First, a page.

COLOMBO: The economic ties between India and the EU are being strengthened based on a new trade and technology plan amid skepticism over China, according to the Daily Mirror Online (DMO).
The Sri Lanka-based publication said that the European Union (EU) is seeking deeper ties with New Delhi as Europe-China ties are strained by a sanctions spat over accusations of rights abuses in Xinjiang that left progress on a 2020 investment agreement frozen. Moreover, there were accusations of economic coercion over Lithuania’s friendly relations with Taiwan and disagreements over the war in Ukraine.
Recently, in a first-of-its-kind meeting, three Indian ministers and four European commissioners discussed semiconductor supply chains and artificial intelligence regulation, reported DMO. After the first meeting of the EU-India Trade and Technology Council in Brussels, EU officials spoke of ‘very promising beginnings’.
Moreover, the EU wants to "de-risk" China ties as many countries are moving away from China's dominance in the sector due to supply chain vulnerabilities and geopolitical pressures.
However, Brussels does not want to cut off ties with Beijing altogether, but it does want to diversify its supply chains. That's where India comes in, reported DMO.
A large part of semiconductor manufacturing involves design and intellectual labour. India has an advantage here, as a large portion of semiconductor design engineers globally are either Indian or of Indian origin; chipmaking firms such as Intel and NVIDIA have large facilities in India that are already flush with Indian talent working on design problems.
This is an advantage that China is losing control of in the face of sanctions and an ageing population.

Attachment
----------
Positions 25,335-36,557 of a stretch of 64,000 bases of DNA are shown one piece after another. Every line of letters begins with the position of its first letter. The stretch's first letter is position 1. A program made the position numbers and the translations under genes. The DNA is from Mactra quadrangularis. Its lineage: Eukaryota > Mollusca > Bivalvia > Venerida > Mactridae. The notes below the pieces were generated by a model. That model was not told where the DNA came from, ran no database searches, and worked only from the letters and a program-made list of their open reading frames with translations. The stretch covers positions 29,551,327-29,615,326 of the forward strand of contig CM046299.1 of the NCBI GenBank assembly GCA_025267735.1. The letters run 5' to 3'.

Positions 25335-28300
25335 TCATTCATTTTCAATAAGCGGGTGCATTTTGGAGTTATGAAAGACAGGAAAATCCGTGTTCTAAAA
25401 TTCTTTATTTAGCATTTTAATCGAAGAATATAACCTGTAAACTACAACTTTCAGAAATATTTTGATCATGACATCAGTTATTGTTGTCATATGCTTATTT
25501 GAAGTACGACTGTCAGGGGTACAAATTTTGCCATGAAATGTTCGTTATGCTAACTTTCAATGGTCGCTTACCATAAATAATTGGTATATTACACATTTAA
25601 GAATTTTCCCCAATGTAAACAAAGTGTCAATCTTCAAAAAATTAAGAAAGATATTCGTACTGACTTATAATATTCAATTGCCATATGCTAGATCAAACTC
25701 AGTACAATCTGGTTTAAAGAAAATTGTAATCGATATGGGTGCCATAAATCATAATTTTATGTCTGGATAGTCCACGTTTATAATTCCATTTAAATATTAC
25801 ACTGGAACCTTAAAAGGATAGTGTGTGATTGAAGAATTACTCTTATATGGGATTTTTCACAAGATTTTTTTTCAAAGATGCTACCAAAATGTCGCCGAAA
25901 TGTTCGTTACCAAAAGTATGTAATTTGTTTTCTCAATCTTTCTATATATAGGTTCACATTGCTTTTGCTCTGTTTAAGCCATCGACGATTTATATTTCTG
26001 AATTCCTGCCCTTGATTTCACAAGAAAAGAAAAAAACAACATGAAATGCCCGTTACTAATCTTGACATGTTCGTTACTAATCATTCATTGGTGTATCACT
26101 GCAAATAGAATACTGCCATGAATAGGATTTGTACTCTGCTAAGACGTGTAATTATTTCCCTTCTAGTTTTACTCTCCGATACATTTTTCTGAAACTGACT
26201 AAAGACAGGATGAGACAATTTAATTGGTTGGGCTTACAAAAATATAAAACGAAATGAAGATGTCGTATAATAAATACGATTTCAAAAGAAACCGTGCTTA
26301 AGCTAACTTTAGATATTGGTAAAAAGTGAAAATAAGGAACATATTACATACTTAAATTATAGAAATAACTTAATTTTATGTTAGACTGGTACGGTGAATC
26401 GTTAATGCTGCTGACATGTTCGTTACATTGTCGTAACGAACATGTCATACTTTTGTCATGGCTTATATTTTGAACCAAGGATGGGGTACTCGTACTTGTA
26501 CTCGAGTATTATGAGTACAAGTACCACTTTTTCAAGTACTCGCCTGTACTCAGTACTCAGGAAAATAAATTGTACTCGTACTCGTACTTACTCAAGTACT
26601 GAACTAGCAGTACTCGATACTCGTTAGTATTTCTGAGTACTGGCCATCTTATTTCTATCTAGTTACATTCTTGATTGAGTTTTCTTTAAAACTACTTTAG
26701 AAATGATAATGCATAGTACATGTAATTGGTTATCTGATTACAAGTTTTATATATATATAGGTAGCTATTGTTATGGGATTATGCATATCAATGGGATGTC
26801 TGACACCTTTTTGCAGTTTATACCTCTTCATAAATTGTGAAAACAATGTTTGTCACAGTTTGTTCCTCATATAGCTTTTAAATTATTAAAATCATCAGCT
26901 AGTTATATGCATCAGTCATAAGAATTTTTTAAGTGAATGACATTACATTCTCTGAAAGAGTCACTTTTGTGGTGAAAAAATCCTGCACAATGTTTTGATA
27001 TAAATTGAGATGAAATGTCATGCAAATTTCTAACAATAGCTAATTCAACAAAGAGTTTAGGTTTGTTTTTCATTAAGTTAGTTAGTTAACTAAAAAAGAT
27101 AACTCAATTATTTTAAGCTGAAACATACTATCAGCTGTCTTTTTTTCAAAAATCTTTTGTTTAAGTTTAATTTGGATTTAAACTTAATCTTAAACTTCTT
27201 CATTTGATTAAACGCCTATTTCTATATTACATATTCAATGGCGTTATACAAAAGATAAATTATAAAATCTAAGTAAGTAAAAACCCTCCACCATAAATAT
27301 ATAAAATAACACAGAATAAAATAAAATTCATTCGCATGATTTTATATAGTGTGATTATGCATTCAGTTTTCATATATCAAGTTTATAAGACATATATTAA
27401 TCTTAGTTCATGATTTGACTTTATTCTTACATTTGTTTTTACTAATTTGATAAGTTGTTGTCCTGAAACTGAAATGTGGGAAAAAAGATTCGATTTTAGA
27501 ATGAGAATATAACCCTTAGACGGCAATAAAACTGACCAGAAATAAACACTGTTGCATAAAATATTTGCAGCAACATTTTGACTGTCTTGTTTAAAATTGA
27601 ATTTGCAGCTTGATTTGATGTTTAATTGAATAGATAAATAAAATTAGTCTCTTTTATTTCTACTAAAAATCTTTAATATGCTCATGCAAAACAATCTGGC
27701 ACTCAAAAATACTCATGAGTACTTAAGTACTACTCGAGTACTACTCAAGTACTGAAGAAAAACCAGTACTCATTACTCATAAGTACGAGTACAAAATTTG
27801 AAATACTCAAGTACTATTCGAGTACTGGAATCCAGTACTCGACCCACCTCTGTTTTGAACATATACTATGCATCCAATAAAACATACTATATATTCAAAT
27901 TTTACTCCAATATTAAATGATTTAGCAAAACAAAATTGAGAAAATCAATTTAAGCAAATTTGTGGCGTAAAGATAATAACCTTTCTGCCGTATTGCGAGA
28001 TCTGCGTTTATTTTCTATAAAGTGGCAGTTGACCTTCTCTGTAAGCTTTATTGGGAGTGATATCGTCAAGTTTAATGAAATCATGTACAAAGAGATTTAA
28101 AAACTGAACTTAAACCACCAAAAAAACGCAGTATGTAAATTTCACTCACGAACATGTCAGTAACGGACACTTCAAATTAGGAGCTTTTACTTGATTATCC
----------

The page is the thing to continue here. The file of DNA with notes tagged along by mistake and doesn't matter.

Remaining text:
"India has a population of 1.4 billion. So, we are an economy of scale, and the EU is an economy of skill; it's natural that these two power centres should come together," Swasti Rao, an associate fellow at the Indian government-funded think tank the Manohar Parrikar Institute for Defence Studies and Analyses, told DW News, a German publication.
Rao said India, with its workforce and manufacturing capacities, is high on Brussels' list. Then there's the politics.
"India is very wary of a China-led Asian order, and India will do everything it can to keep Asia, by and large, multipolar," Rao explained.
Also, New Delhi: Beijing-India relations are also complicated by a border dispute and India's move to restrict a host of Chinese tech, including the popular video-sharing app TikTok. Europe-China ties, meanwhile, have long been strained by a sanctions spat over accusations of rights abuses in Xinjiang that left progress on a 2020 investment agreement frozen, reported DMO.
European Commission Executive Vice President Margrethe Vestager pointed to Indian plans to boost semiconductor production as an example of how EU-India ties could "give muscle" to Brussels' idea of "de-risking."
She cited quantum computing and "technologies developing beyond 5G" as areas where India could offer "trusted vendors" for Europe in the future. "If we want increased economic security, we need to do that through partnerships," Vestager told reporters, according to DMO.
"We've seen that many companies that are leaving China also prefer to go to Southeast Asian countries. So, India is here in competition with other Asian players," Berlin-based analyst Christian Wagner, a researcher with the German Institute for International and Security Affairs, told DW.
"But when we look at the geostrategic landscape," he said, "I think India has certainly a much bigger profile."
He said that India at the moment is in a very favourable position because both the Western countries—the United States, the European Union, Russia, and China—are wooing India and trying to intensify their relations. (ANI)
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